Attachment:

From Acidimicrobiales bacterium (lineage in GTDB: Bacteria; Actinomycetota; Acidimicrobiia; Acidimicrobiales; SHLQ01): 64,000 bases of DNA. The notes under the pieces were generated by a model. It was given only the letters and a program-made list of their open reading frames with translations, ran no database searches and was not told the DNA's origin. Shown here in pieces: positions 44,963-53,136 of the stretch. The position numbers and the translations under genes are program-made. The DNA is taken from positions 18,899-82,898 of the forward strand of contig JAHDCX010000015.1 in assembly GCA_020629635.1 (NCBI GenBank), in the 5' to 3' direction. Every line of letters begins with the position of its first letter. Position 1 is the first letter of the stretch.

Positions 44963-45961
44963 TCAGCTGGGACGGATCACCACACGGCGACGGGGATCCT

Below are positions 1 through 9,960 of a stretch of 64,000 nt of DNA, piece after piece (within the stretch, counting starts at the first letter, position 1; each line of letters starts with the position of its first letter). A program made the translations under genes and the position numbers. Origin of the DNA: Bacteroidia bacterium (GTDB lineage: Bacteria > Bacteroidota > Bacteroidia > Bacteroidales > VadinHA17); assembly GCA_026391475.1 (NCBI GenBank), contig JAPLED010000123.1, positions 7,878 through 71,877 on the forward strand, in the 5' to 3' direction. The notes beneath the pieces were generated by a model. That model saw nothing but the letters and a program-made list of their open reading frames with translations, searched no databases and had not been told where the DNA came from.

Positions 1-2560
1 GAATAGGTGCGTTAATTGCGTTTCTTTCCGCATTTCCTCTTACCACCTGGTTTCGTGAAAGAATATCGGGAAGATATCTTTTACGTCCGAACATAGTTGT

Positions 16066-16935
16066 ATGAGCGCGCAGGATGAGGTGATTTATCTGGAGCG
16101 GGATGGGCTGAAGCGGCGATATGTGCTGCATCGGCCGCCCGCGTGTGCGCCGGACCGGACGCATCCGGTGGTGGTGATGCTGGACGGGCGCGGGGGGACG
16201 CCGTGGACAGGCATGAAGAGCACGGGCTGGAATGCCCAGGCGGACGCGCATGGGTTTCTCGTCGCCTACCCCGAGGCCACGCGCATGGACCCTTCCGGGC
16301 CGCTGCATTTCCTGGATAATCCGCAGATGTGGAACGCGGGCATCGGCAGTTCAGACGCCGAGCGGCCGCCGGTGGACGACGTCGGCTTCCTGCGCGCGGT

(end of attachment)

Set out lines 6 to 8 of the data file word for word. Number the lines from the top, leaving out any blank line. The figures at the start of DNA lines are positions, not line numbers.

1 GAATAGGTGCGTTAATTGCGTTTCTTTCCGCATTTCCTCTTACCACCTGGTTTCGTGAAAGAATATCGGGAAGATATCTTTTACGTCCGAACATAGTTGT

Positions 16066-16935
16066 ATGAGCGCGCAGGATGAGGTGATTTATCTGGAGCG